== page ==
September brings scorching heat to Southern California, and forecasters predict record high temperatures.
From Wednesday through Labor Day weekend, the National Weather Service predicts temperatures could reach up to 115 degrees in parts of Southern California. It will be that of the region longest and hottest heat wave of the year, said David Sweet, a National Weather Service meteorologist in Oxnard. Conditions are expected to last through Monday, although “we don’t see an end to it yet,” Sweet said.
Here’s what you need to know.
Calendar and conditions
Excessive heat standby is in effect from 11 a.m. Wednesday to 8 p.m. Monday in much of Southern California, including Los Angeles County, Ventura County and southern coastal Santa Barbara County.
For Riverside, Orange and San Bernardino counties, the warning takes effect at 10 a.m. Tuesday and lasts until 8 p.m. Monday.
Sweet said valleys, mountains, foothills and deserts will take the brunt of the heat in LA and Ventura counties. From Wednesday to Monday, any of these days, temperatures could reach 115 degrees.
The warmest conditions are expected on Thursday before cooling slightly into the weekend, although conditions will still be warm and will increase again on Sunday.
In LA County, temperatures could reach 105 in Woodland Hills on Thursday and reach 110 on Sunday. Lancaster in the Antelope Valley could hit 108 on Thursday and Sunday. In Santa Clarita, Newhall could hit 106 on Thursday and 108 on Sunday.
Downtown Los Angeles could see a high of 93 on Thursday, 94 on Saturday and up to 100 on Sunday.
In Ventura County, Ojai is expected to hit 105 Thursday and 107 Sunday, while Fillmore is expected to hit 102 Thursday and 106 Sunday.
High temperatures at Los Angeles County beaches are expected to hover between the mid-80s and 90s for the next few days.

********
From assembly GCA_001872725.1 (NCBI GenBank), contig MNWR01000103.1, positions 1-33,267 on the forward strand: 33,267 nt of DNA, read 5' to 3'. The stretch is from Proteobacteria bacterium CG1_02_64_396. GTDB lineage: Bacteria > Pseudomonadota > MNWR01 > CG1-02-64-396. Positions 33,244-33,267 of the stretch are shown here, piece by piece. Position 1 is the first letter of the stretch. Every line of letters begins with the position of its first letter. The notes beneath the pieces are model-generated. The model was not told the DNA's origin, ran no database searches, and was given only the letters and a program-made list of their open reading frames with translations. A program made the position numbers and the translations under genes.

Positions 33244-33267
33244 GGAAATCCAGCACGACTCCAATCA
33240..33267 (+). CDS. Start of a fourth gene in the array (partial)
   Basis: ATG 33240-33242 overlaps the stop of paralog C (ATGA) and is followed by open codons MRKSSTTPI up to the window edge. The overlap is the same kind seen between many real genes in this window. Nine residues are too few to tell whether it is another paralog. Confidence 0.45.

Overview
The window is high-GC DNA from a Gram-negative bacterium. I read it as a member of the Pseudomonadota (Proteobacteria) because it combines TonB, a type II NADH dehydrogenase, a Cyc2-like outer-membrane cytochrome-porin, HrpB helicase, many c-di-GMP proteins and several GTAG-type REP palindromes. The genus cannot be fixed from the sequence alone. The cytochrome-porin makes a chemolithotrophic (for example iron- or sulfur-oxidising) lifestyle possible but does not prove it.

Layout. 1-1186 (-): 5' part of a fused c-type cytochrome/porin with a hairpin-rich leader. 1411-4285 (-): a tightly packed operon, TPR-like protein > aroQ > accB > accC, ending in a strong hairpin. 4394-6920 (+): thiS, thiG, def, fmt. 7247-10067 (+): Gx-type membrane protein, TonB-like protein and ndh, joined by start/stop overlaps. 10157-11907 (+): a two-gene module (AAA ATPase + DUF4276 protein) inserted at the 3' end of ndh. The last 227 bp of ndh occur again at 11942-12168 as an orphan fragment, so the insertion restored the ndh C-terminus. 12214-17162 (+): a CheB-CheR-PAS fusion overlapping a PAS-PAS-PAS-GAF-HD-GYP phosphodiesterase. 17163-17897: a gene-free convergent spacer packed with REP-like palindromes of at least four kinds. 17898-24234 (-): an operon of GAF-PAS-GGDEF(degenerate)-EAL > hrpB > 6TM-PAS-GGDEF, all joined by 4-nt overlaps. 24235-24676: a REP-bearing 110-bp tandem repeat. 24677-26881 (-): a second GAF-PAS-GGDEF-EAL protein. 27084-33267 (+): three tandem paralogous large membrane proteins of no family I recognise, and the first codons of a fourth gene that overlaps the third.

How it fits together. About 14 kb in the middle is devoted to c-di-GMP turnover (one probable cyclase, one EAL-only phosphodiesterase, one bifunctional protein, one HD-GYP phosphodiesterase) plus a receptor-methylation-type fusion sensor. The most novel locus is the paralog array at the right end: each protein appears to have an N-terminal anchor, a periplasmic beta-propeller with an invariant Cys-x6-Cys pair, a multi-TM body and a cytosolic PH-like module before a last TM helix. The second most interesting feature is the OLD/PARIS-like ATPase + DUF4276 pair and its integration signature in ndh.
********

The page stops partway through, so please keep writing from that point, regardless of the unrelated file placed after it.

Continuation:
Temperatures in San Bernardino, Orange and Riverside counties will rise through Friday, rising again Sunday and Monday, said Casey Oswant, meteorologist with the National Weather Service in San Diego.
Temperatures between 100 and 106 degrees are expected in Riverside through Friday. On weekends, it could reach 108.
In the Coachella Valley, highs will remain between 110 and 115 degrees. In the high desert, in areas like Apple Valley and Lucerne Valley near Victorville, temperatures are likely to be between 105 and 110 degrees.
Conditions on the coast will be most severe on Sunday and Monday, with highs between 85 and 90 degrees.
People won’t get much relief overnight, with temperatures only expected to drop slightly, Oswant said.
In addition to warm temperatures, the forecast includes very low humidity. Together, that creates a high fire danger, said California Department of Forestry and Fire Protection Battalion Chief Jon Heggie. Fuel moisture, or the amount of water in potential fuel such as vegetation, is “beginning to hit bottom” across the state, Heggie said.
He added that in parts of Southern California, fuel moisture is below historical averages.
“What that tells us is that the fuel, the brush, is ready to burn, all it needs is ignition,” Heggie said. “What we need to do is eliminate the ignition as best we can.” Heggie advised the public to be very mindful of outdoor activities.
Tuesday afternoon there was no red flag warning for gusty winds.